The 2008 crisis, part 1
Tales of crisis past
This is the first part of a short financial history of the 2008 financial crisis. Part 2 is here. Part 3 is here. All of the crisis facilities are depicted as animated gifs here.
The global financial crisis of 2008, still sometimes called the subprime crisis, which kicked off the Great Recession, is now more than a decade gone. The exigencies of the COVID-19 pandemic have pushed the 2008 crisis further into memory and history.
But much of today’s political-economic configuration comes out of the 2008 crisis. And while no two financial crises are identical, there is surely a family resemblance. Financial crises are very similar at a high level and very different in the details. Even as new issues command our attention, it would be foolish to forget what happened in 2008.
So I thought it could be helpful to offer a simple, but accurate and coherent, financial narrative of the 2008 crisis. This version is compact enough that it can be remembered and, when needed, recreated on a napkin or a chalkboard. It is, I think, accurate in the financial substance. Many details are omitted, but if you remember the T accounts, you will have a place in your memory for the details.
This version draws heavily on this paper that I wrote with Perry Mehrling and David Grad, and which is closely connected with Mehrling’s book The New Lombard Street. It also draws on this paper on market-based credit. I offered a parallel account of the crisis in context in the first chapter of Minsky, but this Soon Parted version zeroes in on the financial mechanics of the crisis itself.
Stress in market-based credit
The basic financing failure that initiated the crisis was this: capital funding banks had built up substantial positions in US residential mortgage-backed securities, financed by issuance of asset-backed commercial paper. This was typical of the market-based credit system that had come to dominate US financial activity in the decades preceding the crisis:
“Capital funding banks” is an informative name for what have more colorfully been called “shadow banks.” Before the crisis, they were legally formed as off-balance-sheet entities called special purpose vehicles (SPVs) or structured investment vehicles (SIVs).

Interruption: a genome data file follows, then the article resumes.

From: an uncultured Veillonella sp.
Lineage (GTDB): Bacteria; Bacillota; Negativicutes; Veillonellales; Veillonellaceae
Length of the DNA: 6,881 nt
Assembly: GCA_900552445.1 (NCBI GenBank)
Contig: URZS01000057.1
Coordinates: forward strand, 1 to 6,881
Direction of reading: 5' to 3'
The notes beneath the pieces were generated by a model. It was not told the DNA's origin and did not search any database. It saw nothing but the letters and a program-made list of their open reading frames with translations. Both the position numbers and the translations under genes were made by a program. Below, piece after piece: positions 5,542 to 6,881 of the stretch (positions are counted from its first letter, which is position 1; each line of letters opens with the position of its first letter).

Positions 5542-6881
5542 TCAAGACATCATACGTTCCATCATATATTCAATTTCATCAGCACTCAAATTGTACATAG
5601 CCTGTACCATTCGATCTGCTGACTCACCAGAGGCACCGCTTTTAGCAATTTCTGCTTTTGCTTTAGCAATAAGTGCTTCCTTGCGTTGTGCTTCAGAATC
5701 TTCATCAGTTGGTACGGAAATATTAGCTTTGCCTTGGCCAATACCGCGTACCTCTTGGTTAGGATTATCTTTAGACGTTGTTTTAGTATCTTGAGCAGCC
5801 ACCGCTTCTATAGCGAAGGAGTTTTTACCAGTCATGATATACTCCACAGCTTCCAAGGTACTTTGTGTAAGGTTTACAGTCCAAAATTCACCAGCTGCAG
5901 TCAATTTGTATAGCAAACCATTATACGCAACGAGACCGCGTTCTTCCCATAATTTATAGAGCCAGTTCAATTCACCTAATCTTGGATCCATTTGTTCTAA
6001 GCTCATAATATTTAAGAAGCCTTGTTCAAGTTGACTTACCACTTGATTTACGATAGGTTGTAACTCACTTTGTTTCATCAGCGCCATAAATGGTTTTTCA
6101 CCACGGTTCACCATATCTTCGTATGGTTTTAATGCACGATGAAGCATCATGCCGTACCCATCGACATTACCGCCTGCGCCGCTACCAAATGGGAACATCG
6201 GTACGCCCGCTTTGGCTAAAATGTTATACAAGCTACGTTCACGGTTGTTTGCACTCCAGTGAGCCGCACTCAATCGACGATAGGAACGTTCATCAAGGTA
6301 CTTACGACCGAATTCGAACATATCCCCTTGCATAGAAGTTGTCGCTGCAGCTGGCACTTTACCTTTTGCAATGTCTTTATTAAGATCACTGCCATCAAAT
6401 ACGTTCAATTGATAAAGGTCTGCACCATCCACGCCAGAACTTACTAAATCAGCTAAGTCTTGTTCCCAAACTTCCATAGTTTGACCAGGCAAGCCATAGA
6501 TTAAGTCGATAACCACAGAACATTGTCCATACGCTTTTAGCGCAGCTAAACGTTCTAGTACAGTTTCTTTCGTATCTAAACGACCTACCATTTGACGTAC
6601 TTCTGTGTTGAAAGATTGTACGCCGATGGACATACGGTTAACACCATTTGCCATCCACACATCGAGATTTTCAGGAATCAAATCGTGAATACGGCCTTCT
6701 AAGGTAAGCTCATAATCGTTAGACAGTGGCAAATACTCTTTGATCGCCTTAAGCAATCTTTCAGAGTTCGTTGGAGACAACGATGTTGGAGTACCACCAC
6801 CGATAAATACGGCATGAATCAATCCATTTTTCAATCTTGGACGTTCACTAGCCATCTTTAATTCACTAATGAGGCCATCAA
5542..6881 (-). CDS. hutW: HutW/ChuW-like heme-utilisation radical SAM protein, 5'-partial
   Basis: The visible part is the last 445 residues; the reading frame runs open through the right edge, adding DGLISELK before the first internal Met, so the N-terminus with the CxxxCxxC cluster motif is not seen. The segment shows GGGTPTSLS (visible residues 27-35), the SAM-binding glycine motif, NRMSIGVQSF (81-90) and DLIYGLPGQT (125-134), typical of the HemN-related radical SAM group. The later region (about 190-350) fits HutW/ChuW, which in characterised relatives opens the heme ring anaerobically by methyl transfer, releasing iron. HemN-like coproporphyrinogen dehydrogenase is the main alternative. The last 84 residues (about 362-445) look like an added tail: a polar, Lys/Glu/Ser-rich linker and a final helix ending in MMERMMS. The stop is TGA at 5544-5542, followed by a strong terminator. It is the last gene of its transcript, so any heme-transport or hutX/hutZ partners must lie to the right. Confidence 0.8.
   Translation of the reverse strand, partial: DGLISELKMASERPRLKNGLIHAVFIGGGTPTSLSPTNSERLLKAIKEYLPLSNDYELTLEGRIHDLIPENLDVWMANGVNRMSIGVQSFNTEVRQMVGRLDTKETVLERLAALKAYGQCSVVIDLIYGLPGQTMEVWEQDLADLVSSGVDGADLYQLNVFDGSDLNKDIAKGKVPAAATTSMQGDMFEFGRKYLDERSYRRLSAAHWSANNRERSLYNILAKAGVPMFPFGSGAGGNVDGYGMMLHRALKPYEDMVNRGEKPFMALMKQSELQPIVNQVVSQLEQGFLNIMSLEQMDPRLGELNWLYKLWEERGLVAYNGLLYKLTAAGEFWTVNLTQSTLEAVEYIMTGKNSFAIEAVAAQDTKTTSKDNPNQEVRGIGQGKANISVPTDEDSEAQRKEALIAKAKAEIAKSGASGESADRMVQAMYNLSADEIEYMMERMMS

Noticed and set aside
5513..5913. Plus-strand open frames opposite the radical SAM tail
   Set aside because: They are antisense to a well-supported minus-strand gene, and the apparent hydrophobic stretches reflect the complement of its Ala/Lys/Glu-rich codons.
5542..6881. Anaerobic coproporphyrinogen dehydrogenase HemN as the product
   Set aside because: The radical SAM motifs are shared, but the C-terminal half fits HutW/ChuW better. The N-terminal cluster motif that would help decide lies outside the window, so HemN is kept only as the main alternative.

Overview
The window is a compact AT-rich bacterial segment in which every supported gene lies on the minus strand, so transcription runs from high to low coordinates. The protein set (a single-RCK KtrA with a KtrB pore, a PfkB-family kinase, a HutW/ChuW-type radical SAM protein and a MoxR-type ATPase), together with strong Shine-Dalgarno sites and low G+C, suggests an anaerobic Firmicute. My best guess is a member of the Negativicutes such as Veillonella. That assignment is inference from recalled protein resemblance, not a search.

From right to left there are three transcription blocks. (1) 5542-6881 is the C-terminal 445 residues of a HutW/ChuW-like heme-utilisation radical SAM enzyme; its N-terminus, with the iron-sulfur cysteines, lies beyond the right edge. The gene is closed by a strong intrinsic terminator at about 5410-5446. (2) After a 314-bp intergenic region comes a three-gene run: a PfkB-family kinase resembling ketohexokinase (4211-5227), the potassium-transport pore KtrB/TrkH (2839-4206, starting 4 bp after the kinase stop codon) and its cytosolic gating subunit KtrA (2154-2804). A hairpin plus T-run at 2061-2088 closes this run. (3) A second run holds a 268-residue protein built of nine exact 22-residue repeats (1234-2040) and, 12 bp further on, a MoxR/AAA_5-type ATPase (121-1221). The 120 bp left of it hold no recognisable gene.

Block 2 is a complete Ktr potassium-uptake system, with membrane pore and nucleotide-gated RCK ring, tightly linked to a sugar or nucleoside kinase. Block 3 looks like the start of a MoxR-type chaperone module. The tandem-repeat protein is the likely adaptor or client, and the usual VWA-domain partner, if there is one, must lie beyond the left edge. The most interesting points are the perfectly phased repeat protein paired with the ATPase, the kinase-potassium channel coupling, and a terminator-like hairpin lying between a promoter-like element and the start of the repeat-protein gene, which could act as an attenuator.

Importantly for the crisis that was to follow, this arrangement was based on marketable securities on both the asset and liability sides. Like any bank, the liabilities were of shorter maturity and higher liquidity than the assets. So capital funding banks were vulnerable to runs. The ABCP was funded by issuance of even more liquid claims, in an economic function that could generally be called “money dealer.” This role was played by different entities at different times.
Capital funding banks wanted to exit these positions starting in summer 2007. It had become clear that the US mortgage lending was overextended, and it became impossible to roll over ABCP positions.
At this pre-crisis stage, capital funding banks’ exit from their positions was facilitated by arrangements with their sponsor banks: the off-balance-sheet vehicles fell back onto banks’ balance sheets. As ABCP funding matured and could not be renewed, the sponsor banks absorbed the RMBS position, financing themselves in interbank markets with LIBOR as the marginal cost of funds. One of the first signs of the crisis was a spike in the spread of LIBOR over the Fed Funds rate.
Because the refinancing problems were in marketable securities rather than non-marketable loans, securities dealers also became involved. Here I show two kinds of dealer. Securities dealers were willing to absorb the flow out of RMBS so long as they could finance it in repo markets. Money dealers wanted out of their ABCP positions but were, at this stage, still willing to hold the MBS repo though at elevated rates.
End of the beginning
In the early weeks of what was to become the 2008 crisis, the private dealing and banking systems were able to manage the flight from the RMBS and ABCP markets. The strain was visible in interbank and repo lending rates and liquidity conditions.
When Bear Stearns failed in March 2008, it became clear that these private mechanisms could not extend any further. This marked the end of the first phase of the crisis.
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Neil, I just discovered your page here, I'm having a blast going through all your previous posts. Right, so I started to read your paper with Mehrling and Grad (The evolution of last-resort...), but I got stuck in figure 1 there. (USD overnight rate spreads x fed funds): How come the treasury repo rate spiked below the fed funds? Can you expand a little bit on that? Thanks